Most California citizens consider off-year election days lazy, sleepy affairs, and on Tuesday, residents in most Bay Area jurisdictions, stayed at home. However, voters in Pacifica headed to the ballot box to decide on a pair of concerns causing upheaval in the region. There are two major issues requiring a decisive vote by the people.
The issue of marijuana taxation was one item on the coastal city’s ballot box. The taxing of marijuana is a major concern for cities deciding how, or even if, they will permit the sale of recreational marijuana after January 1 next year. The second major item on the ballot measure was the issue of rent control. In an effort to curb the skyrocketing cost of housing, many activist tenants in the Bay Area are pushing for stabilization.
Measure G, or the Marijuana Operations Tax, would charge a tax levy of six percent to dispensaries on gross receipts of all recreational and medical marijuana sales. After two years, the City Council will have the option of raising that tax rate to 10 percent. Supporters of this measure estimate that this tax would generate $360,000 a year for state coffers, money that would go into the city’s general fund.
To pass, though, the initiative requires a simple majority vote. Medical marijuana dispensaries do not currently have licenses to sell legally in Pacifica. As such, Police Chief Daniel Steidle says that they are operating illegally. If voters do not approve Measure G, there will be no authorization for pot businesses to operate in Pacifica, and it could shut down existing medical dispensaries too.
To demonstrate support for Measure G, Jay Pasco, co-owner of the Cannabis Wellness Center on Palmetto Avenue, is a regular fixture at meetings of the City Council. Council members were responsible for putting the initiative on this year’s ballot question. “There is a community of cannabis patients we do serve in Pacifica,” Pasco explained. “If Measure G does not pass, it would impact us significantly.”
However, if the voters approve the measure, then Pasco plans to apply for state licenses after January 1 for both medical and recreational sales. According to Mayor Mike O’Neill, another avid supporter of Measure G, “Nobody submitted an argument against the measure, so I think that has a pretty good shot of passing.”
In the Bay Area, Pacifica would become one of the first cities to set taxes for recreational dispensaries, grabbing the opportunity to enrich its coffers made possible by the approval of Proposition 64 by state voters in November 2016. Voters in Cotati, a town in Sonoma County, also voted Tuesday on a marijuana tax measure. Some cities, such as Oakland, already tax medical dispensaries on sales.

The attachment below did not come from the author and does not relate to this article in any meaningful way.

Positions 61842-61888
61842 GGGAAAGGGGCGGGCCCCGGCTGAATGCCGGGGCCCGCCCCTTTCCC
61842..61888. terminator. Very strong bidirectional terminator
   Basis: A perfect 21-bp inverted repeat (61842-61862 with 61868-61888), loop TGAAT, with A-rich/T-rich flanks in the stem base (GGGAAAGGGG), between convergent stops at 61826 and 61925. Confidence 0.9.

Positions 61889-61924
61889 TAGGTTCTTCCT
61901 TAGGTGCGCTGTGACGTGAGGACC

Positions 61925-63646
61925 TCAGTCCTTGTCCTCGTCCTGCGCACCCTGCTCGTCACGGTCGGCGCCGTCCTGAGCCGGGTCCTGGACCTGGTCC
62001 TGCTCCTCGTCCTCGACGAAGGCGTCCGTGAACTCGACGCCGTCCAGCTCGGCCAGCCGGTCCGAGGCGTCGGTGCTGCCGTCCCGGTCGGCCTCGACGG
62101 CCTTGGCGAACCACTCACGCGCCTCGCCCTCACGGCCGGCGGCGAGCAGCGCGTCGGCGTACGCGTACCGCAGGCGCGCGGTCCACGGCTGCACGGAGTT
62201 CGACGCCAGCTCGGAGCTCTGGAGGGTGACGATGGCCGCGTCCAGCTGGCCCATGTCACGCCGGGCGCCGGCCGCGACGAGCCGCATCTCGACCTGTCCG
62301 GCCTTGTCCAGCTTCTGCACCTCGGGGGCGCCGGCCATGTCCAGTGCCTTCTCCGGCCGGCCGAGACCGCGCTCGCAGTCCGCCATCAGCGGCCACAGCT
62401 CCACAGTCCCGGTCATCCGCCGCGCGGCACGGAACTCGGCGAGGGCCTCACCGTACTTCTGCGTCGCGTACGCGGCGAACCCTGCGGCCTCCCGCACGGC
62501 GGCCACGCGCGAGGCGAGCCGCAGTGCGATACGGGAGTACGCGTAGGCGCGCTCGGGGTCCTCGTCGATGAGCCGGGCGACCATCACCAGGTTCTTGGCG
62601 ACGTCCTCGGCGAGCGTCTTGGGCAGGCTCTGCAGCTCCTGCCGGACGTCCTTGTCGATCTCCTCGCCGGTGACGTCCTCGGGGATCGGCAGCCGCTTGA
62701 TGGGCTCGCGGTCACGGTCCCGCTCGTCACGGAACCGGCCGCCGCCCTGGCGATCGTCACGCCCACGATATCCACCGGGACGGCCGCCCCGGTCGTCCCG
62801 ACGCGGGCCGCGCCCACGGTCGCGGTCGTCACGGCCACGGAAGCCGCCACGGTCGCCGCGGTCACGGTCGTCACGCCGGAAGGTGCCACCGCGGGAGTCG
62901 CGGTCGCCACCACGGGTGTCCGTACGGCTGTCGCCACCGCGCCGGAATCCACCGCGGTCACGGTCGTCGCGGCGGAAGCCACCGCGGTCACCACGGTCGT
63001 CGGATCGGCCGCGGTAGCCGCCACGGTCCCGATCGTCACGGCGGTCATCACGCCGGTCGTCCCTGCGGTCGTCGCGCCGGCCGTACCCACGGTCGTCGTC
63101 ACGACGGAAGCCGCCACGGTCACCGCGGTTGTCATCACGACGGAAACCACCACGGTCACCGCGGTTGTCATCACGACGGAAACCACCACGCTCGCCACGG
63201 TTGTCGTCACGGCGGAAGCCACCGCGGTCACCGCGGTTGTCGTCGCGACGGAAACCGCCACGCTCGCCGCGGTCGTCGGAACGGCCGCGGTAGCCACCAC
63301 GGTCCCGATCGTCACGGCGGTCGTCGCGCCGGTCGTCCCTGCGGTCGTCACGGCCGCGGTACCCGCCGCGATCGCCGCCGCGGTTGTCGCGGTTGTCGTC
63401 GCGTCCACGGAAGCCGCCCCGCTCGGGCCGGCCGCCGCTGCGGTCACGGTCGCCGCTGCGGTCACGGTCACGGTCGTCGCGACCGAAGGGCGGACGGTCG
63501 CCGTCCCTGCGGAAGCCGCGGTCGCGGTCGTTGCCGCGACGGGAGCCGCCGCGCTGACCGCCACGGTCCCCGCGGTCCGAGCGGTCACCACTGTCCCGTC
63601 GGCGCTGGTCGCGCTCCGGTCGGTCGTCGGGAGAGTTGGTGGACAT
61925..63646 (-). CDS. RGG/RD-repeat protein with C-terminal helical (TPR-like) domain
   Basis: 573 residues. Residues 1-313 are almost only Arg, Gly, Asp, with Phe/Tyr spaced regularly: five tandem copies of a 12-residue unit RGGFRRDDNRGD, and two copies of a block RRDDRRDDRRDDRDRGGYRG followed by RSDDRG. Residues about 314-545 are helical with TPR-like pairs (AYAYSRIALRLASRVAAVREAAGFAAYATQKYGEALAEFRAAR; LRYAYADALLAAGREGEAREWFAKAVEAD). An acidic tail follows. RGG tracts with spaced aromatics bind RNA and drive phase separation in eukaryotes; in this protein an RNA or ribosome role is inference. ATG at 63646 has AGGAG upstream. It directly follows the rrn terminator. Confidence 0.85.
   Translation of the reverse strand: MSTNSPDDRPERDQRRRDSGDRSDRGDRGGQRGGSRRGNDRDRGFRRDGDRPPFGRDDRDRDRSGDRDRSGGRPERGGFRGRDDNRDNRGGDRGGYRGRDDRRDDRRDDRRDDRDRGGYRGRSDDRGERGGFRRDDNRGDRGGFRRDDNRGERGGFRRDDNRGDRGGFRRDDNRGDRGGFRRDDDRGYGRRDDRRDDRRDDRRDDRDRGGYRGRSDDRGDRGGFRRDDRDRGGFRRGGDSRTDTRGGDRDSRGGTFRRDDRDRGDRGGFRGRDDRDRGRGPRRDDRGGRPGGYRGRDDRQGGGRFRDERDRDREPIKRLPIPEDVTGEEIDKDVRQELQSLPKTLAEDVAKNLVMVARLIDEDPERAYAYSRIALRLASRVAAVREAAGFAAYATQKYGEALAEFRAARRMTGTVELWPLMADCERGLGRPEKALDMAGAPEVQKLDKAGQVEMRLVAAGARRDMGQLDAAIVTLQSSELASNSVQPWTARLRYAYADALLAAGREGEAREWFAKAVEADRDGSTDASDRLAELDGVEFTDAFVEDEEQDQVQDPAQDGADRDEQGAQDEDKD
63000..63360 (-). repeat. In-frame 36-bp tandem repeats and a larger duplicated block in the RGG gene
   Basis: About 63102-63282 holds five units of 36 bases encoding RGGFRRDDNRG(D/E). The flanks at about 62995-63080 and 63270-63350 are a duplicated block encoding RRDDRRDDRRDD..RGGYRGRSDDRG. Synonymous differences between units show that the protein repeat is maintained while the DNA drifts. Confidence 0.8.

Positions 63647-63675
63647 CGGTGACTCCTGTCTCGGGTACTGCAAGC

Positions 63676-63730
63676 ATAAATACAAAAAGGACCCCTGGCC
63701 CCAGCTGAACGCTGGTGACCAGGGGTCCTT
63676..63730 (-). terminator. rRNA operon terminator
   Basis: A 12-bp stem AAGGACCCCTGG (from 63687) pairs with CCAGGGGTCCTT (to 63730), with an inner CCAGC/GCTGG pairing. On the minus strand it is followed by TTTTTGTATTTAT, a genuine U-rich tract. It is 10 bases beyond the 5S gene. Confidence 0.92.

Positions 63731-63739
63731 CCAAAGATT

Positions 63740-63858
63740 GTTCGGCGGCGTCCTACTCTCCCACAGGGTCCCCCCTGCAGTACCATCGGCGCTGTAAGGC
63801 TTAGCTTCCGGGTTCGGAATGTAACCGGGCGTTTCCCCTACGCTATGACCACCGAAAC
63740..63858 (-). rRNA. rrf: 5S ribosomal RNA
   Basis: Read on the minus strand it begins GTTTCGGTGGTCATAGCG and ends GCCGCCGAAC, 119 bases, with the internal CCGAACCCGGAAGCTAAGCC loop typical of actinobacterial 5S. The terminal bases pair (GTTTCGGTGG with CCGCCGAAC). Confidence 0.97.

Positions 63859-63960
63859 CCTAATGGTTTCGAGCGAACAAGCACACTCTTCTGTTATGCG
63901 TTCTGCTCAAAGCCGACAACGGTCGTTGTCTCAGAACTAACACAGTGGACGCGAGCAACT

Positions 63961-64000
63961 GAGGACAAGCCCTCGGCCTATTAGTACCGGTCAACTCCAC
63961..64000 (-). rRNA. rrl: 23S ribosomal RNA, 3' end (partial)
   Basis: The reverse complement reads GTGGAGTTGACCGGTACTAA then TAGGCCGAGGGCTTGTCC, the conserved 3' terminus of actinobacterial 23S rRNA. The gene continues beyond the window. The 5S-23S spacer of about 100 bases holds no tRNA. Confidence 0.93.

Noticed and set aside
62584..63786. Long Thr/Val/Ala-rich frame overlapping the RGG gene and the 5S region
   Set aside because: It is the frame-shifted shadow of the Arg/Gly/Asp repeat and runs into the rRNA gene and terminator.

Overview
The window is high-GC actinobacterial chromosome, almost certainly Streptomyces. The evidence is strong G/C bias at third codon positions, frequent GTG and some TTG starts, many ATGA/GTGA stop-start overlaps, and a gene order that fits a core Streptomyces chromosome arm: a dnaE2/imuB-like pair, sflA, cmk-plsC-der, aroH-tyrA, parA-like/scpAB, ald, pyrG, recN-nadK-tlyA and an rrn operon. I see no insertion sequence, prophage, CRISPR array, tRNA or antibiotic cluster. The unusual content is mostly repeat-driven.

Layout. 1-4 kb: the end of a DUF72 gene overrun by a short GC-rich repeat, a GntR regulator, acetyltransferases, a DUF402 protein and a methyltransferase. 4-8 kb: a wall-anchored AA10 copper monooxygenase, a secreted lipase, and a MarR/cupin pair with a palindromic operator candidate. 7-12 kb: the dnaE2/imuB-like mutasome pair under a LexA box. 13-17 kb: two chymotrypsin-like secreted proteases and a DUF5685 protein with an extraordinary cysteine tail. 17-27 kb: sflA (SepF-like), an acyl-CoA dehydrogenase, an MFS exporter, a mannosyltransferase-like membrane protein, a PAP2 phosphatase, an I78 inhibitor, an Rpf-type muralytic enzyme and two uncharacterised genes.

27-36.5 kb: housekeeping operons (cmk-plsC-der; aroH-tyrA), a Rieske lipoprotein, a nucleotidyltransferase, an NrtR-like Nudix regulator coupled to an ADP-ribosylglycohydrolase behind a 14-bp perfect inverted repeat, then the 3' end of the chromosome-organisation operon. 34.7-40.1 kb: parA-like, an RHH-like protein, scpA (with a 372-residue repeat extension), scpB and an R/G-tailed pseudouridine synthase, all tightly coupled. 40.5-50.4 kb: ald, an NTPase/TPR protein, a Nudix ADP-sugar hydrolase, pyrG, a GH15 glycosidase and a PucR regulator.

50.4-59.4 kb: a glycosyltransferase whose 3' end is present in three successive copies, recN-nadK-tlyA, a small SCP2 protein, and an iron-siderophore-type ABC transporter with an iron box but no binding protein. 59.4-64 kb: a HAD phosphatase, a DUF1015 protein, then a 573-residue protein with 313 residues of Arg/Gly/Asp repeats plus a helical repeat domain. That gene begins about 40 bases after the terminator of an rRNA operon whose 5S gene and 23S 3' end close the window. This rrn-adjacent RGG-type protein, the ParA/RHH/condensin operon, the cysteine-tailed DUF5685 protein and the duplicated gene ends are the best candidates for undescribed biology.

Pacifica is not the only Bay Area city to consider limiting increasing rental rates. It is joining several other cities who voted on measures for rent control last year already. However, the initiative did not highlight any trends; it simply passed in some areas and failed in others. In Pacifica, Measure C would limit rent increases in any apartment buildings built prior to February 1, 1995.
Measure C would limit increases to the annual increase listed in the Consumer Price Index, which would create a base rent that proprietors can charge as of February 13. It also specifies the conditions under which tenants can legally face eviction, including criminal activity, demolition of the property, breach of lease, and failure to pay rent.
The ballot measure will also establish a commission of seven members to enforce the law, which the City Council will have the job of appointing. Members of the council voted to include the measure on this year’s ballot. O’Neill was among them, who, while on the council, opposed measures to control and stabilize rentals in the area.
Of his opposition, the mayor stated, “I figure it is such a big social issue, it is something that the people should decide.” Pacifica property owner, Roy Stotts, 72, rents two apartments in the city. He is not as concerned about capped rentals as he is about the eviction controls. According to Stotts, the measure risks pitting proprietors against tenants in wasteful nuisance lawsuits.
“It is not going to work here,” Stotts explained. “It is going to bankrupt the city, and it is going to create such chaos that there will never be another new apartment building.” Longtime tenant, Lois Plymale, 81, says the vote will establish whether she will be able to stay in the one-bedroom apartment that has been housing her for 22 years already.
When Plymale moved into the building on Talbot Avenue, the rent was $700 a month. Now, she forks out $1,850 each month, which is over double what she paid then. “When I moved in here, I thought this will be the last place I live, and I like it,” Plymale explained. “I figured I would never have to move again and now if it does not pass, I might, and that scares me a lot. I am too old to pack up and go.”